"During early conversations about the shed project, it became clear that the new structure could serve a number of purposes beyond just storing garden tools. The initial design charette was attended by about a dozen people from several organizations. We brainstormed and walked around, mapping and making observations. Administrators from the house expressed the desire for food prep equipment for frequent BBQs and a place to have outdoor, group learning activities. They also expressed concerns about the high-visibility to the surrounding neighborhood, and some safety concerns. The Beet Street gardeners wanted a place to wash fresh veggies and a greenhouse for early-season planting. The location of the garden was a good distance from the areas where residents tended to congregate, so there was some disconnect there, and linking the two became an essential goal.
"It was a fruitful first meeting both for identifying a number of important constraints and existing assets, and for generating some potential design solutions. People were quite excited at the prospect of reinvigorating the property. I am currently working on the first design iteration through site mapping, listing goals, assets and constraints, doing bubble charts, analysis and assessment summaries and 3D modeling on SketchUp, and am just getting ready to send out the first set of images for feedback."
Congratulations Jesse, great work!
Sunday, June 05, 2011
I just got back from two fascinating days at the first ever Slow Living Summit in Brattleboro, VT. Designed to bring together a variety of people from business, education, government and non-profit organizations from New England and beyond, the Summit was an intensive exploration of ways to build healthy, thriving local economies while encouraging, mentoring and supporting a new generation of activists, entrepreneurs and engaged citizens. It was also scheduled as part of the lead up to the 10th annual Strolling of the Heifers, a parade focused on highlighting our agricultural heritage and featuring scores of heifers ambling up the town’s historic Main Street, along with many, many farmers, future farmers, cows, bulls, horses, goats, poultry, floats, tractors, bands, clowns, and much more. We were able to set up our Yestermorrow kiosk at the Live Green Expo which is held in conjunction with the parade.
I was intrigued by the idea of the Slow Living Summit partly because of my recent interest in Slow Food and Slow Money, recent initiatives to organize community based renewable energy projects, and the overall concept of how through our everyday actions and purchasing decisions we can help support a local economy rooted in sustainability. The Summit brought together participants from all over New England interested in exploring these themes, through five tracks: Food and Agriculture, Energy and Resources, Economy/Business/Finances/Entrepreneurship, Education for Sustainability, and Quality of Life. In addition, we heard from keynote speakers Chuck Ross, the Vermont Secretary of Agriculture, Gary Hirschberg from Stonyfield Farm, Christine Bushway from the Organic Trade Association and Bill McKibben from 350.org.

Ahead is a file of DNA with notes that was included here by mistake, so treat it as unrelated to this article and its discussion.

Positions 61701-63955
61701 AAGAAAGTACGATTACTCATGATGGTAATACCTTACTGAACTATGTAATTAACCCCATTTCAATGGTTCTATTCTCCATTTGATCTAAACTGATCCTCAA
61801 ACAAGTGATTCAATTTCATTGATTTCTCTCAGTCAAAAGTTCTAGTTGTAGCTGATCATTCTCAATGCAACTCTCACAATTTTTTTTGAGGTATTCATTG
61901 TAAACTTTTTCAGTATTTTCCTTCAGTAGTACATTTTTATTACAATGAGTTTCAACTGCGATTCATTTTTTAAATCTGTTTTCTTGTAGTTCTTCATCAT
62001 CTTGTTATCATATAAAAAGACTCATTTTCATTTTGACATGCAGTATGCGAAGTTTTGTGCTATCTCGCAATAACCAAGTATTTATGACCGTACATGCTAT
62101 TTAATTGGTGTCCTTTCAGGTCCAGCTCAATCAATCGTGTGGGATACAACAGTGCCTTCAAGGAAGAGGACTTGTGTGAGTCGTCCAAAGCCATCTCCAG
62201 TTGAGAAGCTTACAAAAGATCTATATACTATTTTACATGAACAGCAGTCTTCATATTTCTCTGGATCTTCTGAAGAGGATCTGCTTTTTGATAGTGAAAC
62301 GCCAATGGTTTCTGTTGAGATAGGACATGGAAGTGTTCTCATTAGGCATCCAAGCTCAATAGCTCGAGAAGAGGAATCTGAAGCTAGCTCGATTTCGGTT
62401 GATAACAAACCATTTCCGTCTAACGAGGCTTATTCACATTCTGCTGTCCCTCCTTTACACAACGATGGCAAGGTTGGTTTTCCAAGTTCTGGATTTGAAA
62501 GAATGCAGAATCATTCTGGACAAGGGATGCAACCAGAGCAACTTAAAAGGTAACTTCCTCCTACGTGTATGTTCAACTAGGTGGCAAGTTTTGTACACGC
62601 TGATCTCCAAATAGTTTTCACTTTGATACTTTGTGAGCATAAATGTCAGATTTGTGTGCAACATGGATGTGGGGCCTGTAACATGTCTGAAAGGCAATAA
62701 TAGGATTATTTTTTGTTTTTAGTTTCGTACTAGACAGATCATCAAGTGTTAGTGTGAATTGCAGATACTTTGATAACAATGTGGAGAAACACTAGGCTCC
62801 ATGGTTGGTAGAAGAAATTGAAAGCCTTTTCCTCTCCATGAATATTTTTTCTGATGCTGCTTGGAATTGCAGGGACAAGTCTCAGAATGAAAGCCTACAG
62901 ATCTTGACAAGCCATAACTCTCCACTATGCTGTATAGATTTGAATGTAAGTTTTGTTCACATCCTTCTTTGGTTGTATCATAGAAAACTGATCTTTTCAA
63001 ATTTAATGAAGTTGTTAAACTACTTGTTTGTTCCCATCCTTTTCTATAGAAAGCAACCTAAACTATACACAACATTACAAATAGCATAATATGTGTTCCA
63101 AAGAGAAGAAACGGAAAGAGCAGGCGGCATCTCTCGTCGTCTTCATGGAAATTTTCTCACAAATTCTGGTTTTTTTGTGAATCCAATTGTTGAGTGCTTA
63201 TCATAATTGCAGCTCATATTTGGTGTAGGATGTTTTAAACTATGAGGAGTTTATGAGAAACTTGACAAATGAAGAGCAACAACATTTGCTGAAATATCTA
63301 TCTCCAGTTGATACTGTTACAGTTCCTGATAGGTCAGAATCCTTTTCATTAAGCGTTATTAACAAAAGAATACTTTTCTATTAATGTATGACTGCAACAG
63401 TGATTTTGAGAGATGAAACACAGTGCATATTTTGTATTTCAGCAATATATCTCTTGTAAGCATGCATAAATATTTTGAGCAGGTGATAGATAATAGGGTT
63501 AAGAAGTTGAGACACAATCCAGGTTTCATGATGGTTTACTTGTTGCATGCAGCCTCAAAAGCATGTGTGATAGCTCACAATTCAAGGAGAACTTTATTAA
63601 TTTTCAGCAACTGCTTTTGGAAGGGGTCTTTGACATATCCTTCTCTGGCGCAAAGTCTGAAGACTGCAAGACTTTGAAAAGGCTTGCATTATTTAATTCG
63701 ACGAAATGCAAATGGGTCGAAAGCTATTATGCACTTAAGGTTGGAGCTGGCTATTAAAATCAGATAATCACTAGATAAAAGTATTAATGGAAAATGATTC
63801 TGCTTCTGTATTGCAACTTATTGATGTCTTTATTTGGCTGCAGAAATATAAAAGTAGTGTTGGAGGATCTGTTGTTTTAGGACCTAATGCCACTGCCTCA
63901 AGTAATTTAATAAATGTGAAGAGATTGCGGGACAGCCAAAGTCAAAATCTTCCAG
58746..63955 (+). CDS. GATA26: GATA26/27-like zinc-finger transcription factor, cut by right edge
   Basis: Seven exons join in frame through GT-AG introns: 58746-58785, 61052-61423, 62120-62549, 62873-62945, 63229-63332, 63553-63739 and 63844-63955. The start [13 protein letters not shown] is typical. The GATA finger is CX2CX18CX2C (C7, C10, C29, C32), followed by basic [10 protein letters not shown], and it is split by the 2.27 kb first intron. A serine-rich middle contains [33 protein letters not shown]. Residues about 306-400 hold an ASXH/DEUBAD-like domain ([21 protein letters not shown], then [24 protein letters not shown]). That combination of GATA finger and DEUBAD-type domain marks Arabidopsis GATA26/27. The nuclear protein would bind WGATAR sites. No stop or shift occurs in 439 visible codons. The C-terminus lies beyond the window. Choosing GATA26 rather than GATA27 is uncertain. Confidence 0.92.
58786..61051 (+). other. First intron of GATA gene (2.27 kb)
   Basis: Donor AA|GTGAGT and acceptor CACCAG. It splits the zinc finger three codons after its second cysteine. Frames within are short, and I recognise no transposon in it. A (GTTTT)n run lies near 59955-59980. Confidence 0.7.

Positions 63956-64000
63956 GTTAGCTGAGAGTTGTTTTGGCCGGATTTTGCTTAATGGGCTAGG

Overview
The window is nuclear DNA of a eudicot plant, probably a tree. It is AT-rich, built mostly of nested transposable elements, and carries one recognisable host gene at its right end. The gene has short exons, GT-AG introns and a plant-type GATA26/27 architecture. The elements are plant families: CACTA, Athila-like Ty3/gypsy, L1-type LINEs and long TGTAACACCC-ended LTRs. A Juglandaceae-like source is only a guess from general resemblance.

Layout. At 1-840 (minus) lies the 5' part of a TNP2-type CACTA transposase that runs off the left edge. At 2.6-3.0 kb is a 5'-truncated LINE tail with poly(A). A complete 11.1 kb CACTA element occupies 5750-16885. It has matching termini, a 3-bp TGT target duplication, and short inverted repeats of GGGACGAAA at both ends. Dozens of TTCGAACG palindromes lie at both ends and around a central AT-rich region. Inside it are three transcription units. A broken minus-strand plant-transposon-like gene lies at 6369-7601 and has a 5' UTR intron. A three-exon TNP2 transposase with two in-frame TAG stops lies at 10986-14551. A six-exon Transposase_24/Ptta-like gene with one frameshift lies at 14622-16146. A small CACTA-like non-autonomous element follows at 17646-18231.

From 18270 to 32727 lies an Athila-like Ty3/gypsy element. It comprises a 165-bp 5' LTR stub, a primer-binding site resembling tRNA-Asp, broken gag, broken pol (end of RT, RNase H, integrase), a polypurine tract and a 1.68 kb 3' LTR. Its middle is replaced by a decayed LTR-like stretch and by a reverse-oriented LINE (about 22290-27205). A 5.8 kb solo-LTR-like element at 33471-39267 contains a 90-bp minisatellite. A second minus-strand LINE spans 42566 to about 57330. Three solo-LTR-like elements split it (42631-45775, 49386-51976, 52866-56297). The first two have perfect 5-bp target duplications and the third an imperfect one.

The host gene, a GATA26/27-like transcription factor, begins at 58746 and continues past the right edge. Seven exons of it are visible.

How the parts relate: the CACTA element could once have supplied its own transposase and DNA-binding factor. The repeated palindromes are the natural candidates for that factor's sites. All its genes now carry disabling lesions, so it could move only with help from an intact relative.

Over the course of the 2-day Summit, I met a whole host of interesting folks. One was Leah Cook, whose story and family business, Crown of Maine, was really inspiring. Starting out as a small family potato farm in northern Maine, their business has grown to distribute a wide variety of locally grown products from 150+ Maine farms to stores, restaurants, and buying clubs across the state. Another was Jesse Laflamme, who runs Pete and Gerry's organic egg farm in NH and who talked about how the egg farming industry is consolidated in an amazingly small number of (mega) farms in this country, and why buying organic eggs makes a difference. I also heard from Andrew Meyer from Vermont Soy and Vermont Natural Coatings talking about some of the many changes and innovations happening in Hardwick, VT around the creation of an integrated local food system. It's particularly inspiring to me to see so many young people involved in farming, entrepreneurship, and new ways of thinking about how to support local economies. In many ways these are the same sorts of people who are drawn to what we're doing at Yestermorrow, whether they want to know how to create a piece furniture, a farm, a landscape or a house. It's nice to know there are other folks out there working on these many related issues, and that there's a new forum for discussion of these topics.
To read summaries of many of the panels and keynotes from the Summit, check out the Slow Living Summit blog at http://slowlivingsummit.wordpress.com/.
-Kate Stephenson, Executive Director